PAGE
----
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New guideline for quality work is ready

Students sitting and listening to a lecture
Teachers and Programme Directors at KTH have more room to conduct development work. Previously, Programme Directors were required to carry out an annual programme analysis, which is now changed to every two years. This is stated in the new guidelines for systematic quality work in education. Photo: Jann Lipka
Published Jan 08, 2024

An extensive task of upgrading KTH's quality work is now completed. The decision on a new guideline for systematic quality work in education was made at the President's decision meeting on 12 December.
“The system will be more value-creating where the measures are perceived as less compulsory, but those that are compulsory should really be quality-enhancing,” says Dean Sofia Ritzén.

During 2022 and 2023, the Faculty Council and Dean have been responsible for reviewing KTH's quality system for education. The now revised system came into force at the turn of the year and covers quality assurance and quality development of courses and programmes. The aim is that activities carried out by teachers, Programme Directors, Directors of First and Second Cycle Educations, and Directors of Third Cycle Educations should be meaningful in identifying quality deficiencies and rectifying them.

Greater scope

“The new system provides greater scope for teachers and Programme Directors to carry out development work. Previously, we asked Programme Directors to carry out an annual programme analysis, but now it will be every two years. By spending less time on analysis work, more space is released to develop programmes and to engage in dialogue with teachers on how their courses can be developed. We will also continuously monitor the integration of gender equality, diversity, equal conditions  and sustainability.”

Several problems with the quality system were identified early in the revision process. It was not considered suitable for doctoral education, functions in the line organisation were not involved in the quality work, and teachers stated that the course analyses did not seem meaningful to them. Many teachers in particular, but also Programme Directors, felt that the system did not meet their needs.

External studies

“It was perceived as more of an administrative necessity than value creation. Therefore, we started a project where we had conversations and dialogues with teachers, Programme Directors, Directors of First and Second Cycle Educations and Directors of Third Cycle Educations.”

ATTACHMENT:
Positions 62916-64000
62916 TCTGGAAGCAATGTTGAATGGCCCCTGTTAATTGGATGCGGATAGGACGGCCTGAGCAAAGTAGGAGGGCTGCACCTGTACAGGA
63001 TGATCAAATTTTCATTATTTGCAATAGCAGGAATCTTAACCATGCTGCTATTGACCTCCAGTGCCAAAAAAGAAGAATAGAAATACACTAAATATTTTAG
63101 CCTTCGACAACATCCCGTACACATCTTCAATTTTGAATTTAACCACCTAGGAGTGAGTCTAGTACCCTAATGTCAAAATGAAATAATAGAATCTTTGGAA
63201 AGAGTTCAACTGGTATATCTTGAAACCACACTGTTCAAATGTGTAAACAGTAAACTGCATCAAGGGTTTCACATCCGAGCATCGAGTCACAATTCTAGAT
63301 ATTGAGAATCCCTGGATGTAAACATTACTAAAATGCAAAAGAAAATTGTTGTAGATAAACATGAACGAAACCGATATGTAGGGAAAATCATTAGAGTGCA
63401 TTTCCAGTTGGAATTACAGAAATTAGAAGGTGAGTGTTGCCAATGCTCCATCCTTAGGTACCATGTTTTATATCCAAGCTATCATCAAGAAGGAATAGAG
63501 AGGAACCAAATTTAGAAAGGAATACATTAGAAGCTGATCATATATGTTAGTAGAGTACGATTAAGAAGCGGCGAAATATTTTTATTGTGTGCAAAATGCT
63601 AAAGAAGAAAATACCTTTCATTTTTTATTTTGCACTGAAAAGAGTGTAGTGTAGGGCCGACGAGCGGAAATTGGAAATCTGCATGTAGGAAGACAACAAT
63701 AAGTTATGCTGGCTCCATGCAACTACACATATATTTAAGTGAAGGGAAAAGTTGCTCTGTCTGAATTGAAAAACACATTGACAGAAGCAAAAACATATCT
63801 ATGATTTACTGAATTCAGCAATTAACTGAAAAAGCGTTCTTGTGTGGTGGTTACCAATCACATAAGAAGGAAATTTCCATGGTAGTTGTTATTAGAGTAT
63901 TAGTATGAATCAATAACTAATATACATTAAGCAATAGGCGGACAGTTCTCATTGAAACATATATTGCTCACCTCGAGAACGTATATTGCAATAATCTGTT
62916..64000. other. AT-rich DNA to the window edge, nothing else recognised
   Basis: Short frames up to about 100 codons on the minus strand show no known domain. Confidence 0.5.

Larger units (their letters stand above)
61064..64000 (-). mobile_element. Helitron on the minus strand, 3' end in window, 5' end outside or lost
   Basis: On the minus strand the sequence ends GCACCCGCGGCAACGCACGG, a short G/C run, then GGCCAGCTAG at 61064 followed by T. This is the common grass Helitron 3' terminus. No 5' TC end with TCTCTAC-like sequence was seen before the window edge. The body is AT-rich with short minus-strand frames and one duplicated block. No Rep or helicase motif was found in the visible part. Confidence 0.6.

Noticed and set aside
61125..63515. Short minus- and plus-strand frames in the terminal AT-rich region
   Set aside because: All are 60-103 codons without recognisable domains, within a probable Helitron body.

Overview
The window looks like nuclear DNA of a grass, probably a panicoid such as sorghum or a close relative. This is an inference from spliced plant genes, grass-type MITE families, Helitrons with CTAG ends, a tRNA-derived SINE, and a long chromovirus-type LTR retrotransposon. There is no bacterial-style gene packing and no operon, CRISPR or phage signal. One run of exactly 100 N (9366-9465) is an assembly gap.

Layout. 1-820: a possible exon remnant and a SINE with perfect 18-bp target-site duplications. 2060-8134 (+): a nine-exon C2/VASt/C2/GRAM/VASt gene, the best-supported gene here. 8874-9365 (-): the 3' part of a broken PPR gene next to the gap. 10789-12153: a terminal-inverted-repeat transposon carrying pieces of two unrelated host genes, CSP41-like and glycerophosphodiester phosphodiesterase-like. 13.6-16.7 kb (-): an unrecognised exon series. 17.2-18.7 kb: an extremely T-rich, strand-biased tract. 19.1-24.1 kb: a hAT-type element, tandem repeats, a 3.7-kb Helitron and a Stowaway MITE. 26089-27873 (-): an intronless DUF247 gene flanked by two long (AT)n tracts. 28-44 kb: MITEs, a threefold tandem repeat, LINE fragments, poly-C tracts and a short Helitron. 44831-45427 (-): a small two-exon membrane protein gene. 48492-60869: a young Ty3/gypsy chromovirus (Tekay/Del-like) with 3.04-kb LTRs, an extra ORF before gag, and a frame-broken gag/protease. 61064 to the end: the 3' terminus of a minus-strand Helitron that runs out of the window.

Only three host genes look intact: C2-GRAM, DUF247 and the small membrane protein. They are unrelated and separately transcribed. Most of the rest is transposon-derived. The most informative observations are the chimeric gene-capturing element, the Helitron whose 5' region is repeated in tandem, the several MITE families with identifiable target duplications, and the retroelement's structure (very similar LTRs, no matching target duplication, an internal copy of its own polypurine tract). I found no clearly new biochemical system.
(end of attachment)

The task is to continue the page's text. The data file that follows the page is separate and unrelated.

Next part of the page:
The review also included external studies of the processes at other universities. The quality system has been developed based on the needs that the schools see can contribute to their own work. At the same time, KTH has to relate to the regulations, she points out.

“There is legislation that says that universities must take in student feedback on all courses, analyse it and report back on what they do with the course evaluations.”

Portrait photo of Sofia Ritzén
Sofia Ritzén.

New IT system

To strengthen and facilitate the work with course evaluation and course analysis, KTH is introducing a new IT system with a higher degree of automation and clearer templates. It is called Artologik Survey&Report  and will be tested during the spring semester and then introduced during the autumn semester. The idea is that a course survey will be sent out automatically so that teachers do not have to administer it.

“It will be easier for teachers to make a course analysis that they can publish publicly. The purpose of the course follow-up is also to find the courses that are not working and make action plans, which we have also been poor at.”

She also points out that the schools have Faculty Boards since 1 January 2024. The boards have a central role in monitoring the quality of education at each school. What emerges in the quality system becomes an important basis for the boards in their assessments.

Implementation work

“So there is also an organisational aspect. The decided reorganisation is also important in bringing the quality work closer to Programme Directors and teachers.”

The decision on new guidelines has been made, but Sofia Ritzén  clarifies that the Faculty Council is aware that there is implementation work to be done. If certain things are discovered in the quality system that do not work, the door is open for modifications.

Text: Lars Öhman

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Last changed: Jan 08, 2024